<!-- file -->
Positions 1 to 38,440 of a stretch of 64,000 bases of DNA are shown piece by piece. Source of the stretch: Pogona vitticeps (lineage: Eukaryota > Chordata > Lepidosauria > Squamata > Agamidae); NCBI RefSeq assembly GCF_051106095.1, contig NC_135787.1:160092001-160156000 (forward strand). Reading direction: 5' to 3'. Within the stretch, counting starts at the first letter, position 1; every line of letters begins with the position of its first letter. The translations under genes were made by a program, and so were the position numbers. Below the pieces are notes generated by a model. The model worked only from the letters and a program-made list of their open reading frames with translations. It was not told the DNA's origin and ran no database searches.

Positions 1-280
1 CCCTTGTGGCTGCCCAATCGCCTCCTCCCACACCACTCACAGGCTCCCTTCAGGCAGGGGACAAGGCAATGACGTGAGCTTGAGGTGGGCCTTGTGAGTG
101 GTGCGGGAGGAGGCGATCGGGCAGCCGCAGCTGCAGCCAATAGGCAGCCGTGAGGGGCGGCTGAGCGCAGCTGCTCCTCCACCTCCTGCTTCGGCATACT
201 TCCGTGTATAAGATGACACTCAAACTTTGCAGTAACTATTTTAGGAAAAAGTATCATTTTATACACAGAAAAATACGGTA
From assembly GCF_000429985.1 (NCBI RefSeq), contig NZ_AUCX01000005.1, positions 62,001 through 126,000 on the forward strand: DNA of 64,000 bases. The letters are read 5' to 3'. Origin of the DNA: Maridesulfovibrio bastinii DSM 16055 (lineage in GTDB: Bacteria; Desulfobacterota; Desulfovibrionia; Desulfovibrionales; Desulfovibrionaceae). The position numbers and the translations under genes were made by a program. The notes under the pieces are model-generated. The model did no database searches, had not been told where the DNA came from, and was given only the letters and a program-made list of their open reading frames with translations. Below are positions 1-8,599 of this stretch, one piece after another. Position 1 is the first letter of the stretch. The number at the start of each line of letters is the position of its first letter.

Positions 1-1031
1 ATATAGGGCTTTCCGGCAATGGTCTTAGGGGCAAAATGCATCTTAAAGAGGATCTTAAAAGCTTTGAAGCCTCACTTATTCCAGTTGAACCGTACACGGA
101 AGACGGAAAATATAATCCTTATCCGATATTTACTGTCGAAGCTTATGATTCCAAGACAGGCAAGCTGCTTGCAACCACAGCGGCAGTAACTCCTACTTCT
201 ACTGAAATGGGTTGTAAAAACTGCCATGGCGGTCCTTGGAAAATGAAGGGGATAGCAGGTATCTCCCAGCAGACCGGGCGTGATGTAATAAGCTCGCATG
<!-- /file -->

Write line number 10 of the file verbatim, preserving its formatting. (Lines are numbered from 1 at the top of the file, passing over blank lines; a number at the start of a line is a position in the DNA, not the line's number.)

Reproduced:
201 ACTGAAATGGGTTGTAAAAACTGCCATGGCGGTCCTTGGAAAATGAAGGGGATAGCAGGTATCTCCCAGCAGACCGGGCGTGATGTAATAAGCTCGCATG